A Reggio Emilia School offers an open-minded, exploratory method of early-childhood learning that encourages diversity, flexibility and relationship-building. Geared towards student-directed activities and play, Reggio Emilia is a modern technique that appeals to the ideals of many families. Children learn through experience: touching, tasting, smelling; using all of their senses to communicate and absorb the wonders of their quickly expanding worlds. If you are a Connecticut family looking for the right educational match for your child, we encourage you to consider Riverside Magnet School in East Hartford. We are a Reggio Emilia school that focuses on positive child development. Here, parents can see how their children benefit from this Reggio Emilia approach.
You might be wondering, with a child-directed approach, how do children really learn at a Reggio Emilia school? As a leading Reggio-inspired magnet elementary school in Connecticut, we’re here to break it down:
In the words of Early Childhood Today, children are “full of the desire and ability to grow up and construct their own knowledge.” You may have noticed that children are naturally curious, and are hardly shy with their questions. As they engage with the world around them, they have endless interests, and they turn to adults with their probing. Engaging in an open question and answer process supports children’s curiosity, and is in fact a founding technique that Reggio Emilia schools practice.
For example, a child may ask, “Why do some leaves change color?” The adult in this situation will encourage this child’s curiosity. They may respond, “What an excellent question! Why do you think they change?” After the child’s reply, the adult will continue the conversation by questioning more deeply; “What else do you notice about the trees and the leaves?” This exchange can lead to further hands-on exploratory learning opportunities like collecting leaves, talking about their different shapes, making prints, and much more. Reggio Emilia schools triumph in the natural observational abilities of children, and launch students’ learning from this place of curiosity.
Via Child-Led Activities.
Children’s interests, stemming from their questions and investigations, are developed into a variety of activities at a Reggio Emilia school. For instance, our example of a child/adult conversation about leaves and autumn could open the door for teachers to dive further into related topics. A classroom may investigate the changing of the seasons, cook seasonal foods, draw pictures of favorite fall pastimes (like apple picking and raking in the yard), investigate the sounds that leaves and trees can make. The creative opportunities are endless! With a child-led curriculum, Reggio Emilia schools allow children to direct valuable classroom investigations, with support.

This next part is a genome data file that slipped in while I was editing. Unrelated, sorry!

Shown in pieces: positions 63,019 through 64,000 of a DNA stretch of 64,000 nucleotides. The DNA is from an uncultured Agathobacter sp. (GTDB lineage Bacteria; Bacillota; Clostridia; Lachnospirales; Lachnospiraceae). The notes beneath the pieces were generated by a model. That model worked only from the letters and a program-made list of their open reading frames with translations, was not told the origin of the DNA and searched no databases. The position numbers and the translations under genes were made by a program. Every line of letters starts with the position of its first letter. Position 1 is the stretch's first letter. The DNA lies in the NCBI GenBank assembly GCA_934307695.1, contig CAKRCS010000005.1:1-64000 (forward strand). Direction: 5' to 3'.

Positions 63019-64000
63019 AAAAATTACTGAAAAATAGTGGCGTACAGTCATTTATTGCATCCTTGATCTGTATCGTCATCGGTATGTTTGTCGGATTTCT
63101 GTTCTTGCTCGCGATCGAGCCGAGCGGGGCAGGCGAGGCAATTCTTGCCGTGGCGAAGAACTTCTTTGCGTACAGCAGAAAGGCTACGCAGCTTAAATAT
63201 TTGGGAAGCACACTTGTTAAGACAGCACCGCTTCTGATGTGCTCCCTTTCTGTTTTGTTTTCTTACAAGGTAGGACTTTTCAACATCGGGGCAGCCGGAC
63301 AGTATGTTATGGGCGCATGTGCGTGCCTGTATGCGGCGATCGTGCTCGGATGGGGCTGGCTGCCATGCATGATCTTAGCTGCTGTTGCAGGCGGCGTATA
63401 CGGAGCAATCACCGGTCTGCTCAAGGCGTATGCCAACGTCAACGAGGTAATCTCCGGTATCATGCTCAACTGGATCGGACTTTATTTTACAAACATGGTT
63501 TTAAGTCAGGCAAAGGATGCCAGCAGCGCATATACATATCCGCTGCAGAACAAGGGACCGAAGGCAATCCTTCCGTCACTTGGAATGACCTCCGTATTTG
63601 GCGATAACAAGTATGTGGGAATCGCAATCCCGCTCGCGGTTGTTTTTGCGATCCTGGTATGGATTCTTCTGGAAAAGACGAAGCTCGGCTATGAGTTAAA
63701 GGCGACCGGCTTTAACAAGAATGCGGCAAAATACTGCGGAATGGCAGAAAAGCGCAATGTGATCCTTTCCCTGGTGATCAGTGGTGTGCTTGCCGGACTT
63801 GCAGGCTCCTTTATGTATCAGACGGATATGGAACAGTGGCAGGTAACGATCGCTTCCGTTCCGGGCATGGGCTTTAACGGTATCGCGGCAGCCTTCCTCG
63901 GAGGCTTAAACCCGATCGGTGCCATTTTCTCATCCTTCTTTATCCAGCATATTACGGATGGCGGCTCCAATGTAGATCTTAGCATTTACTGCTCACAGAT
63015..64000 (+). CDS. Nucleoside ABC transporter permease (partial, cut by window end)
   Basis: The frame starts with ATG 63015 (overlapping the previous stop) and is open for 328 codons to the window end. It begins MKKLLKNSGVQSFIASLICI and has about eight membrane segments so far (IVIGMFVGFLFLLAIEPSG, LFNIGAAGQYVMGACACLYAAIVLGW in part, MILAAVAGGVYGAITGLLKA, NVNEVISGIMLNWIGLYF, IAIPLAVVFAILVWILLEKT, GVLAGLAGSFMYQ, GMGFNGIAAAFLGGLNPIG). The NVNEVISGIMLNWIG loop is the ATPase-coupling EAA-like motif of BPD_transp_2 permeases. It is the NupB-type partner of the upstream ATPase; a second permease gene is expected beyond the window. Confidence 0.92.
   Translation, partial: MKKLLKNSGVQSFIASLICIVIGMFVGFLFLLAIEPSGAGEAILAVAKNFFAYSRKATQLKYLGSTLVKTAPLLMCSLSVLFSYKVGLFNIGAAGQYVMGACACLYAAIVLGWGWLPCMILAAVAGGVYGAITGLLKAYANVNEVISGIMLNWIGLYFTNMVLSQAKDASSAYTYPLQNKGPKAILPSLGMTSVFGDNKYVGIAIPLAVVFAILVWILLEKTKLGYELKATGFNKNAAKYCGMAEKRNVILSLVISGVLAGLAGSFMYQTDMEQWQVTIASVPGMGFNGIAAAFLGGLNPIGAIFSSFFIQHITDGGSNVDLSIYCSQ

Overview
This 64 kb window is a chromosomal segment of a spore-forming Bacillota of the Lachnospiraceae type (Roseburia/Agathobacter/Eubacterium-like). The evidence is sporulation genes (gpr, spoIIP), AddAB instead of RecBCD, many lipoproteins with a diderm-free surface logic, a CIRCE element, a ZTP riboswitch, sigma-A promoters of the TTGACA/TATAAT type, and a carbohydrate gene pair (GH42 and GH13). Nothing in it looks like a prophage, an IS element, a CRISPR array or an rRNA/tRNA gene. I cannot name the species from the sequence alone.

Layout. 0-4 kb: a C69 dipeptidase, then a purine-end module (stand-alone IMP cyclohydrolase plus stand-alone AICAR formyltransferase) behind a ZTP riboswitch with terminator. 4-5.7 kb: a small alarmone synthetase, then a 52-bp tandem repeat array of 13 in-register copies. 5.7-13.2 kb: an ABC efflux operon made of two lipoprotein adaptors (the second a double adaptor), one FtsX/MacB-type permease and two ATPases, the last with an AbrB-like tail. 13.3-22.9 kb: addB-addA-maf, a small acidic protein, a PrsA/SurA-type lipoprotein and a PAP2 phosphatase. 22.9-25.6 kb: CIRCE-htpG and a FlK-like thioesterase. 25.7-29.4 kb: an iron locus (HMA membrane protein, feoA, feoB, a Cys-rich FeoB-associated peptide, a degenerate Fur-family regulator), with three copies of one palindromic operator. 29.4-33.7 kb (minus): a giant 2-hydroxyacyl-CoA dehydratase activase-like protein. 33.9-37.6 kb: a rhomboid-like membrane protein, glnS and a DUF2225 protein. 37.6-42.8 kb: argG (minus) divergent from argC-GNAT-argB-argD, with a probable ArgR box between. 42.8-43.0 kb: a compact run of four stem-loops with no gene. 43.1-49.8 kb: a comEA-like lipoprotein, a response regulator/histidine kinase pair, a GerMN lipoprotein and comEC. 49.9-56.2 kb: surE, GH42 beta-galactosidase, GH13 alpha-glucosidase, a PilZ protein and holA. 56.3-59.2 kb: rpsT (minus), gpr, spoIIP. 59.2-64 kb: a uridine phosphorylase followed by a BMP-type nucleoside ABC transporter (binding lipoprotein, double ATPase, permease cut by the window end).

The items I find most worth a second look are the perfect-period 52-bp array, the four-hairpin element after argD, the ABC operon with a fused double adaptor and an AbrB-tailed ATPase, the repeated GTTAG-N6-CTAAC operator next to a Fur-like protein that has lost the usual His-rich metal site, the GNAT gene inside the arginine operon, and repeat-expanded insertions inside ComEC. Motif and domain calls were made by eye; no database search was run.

In a Variety of Languages.
Reggio Emilia promotes the concept of “the hundred languages of children,” dubbed by the founder of the approach, Loris Malaguzzi. Beyond writing and verbal communication, students in a Reggio Emilia school are encouraged to use all of their senses. In addition to using arts and crafts for expression, students may wish to dance, move, play pretend, make music, and use other non-verbal or non-mark-making forms of communication. Contrary to the didactic, verbal and written learning that is often the standard in many Western schools, the power in other methods of expression is emphasized and encouraged in a Reggio Emilia school.
By Building Communication and Response Skills.
Children’s wonder is shared amongst the classroom with the Reggio Emilia approach, and their questions are opened up for discussion. Collaboration and group-thinking is emphasized. Let’s say that different children have varying theories about why the leaves change their colors. They have investigated this topic through a variety of approaches—from drawing to conversing to role-play. Adults compile the classroom’s theories, but never say that one child’s idea is right and another is wrong. Ensuring that both adults and students use supportive discussion language, such as “I think” or “I disagree,” constructive conversation is built, as is cumulative knowledge. In this way, each classroom participant learns more about the topic, others’ opinions, and develops a sense of respect and self-confidence.
Documentation is a very important aspect of a teacher’s job at a Reggio Emilia school. Through documentation, children, “become even more curious, interested, and confident as they contemplate the meaning of what they have achieved” (Malaguzzi). In addition, parents are given an eye into the learning process through a variety of angles. Children’s artwork and writing, photographs of students creating in the classroom, recordings of songs sung together, videos of dances—all of these documentation methods bring Reggio Emilia learning full-circle to the teachers, parents and students alike.
A Reggio magnet school builds a community of mutual child/adult respect. At Riverside Magnet, children learn through curiosity, utilizing varying language, and engaging with one another as well as with adults, in a continual process of reflection and deep consideration. Children learn the value of their ideas: an incredibly empowering concept.
For families interested in learning more about Riverside Magnet School, please sign up for a parent information session here.
Goodwin University is a nonprofit institution of higher education and is accredited by the New England Commission of Higher Education (NECHE), formerly known as the New England Association of Schools and Colleges (NEASC). Goodwin University was founded in 1999, with the goal of serving a diverse student population with career-focused degree programs that lead to strong employment outcomes.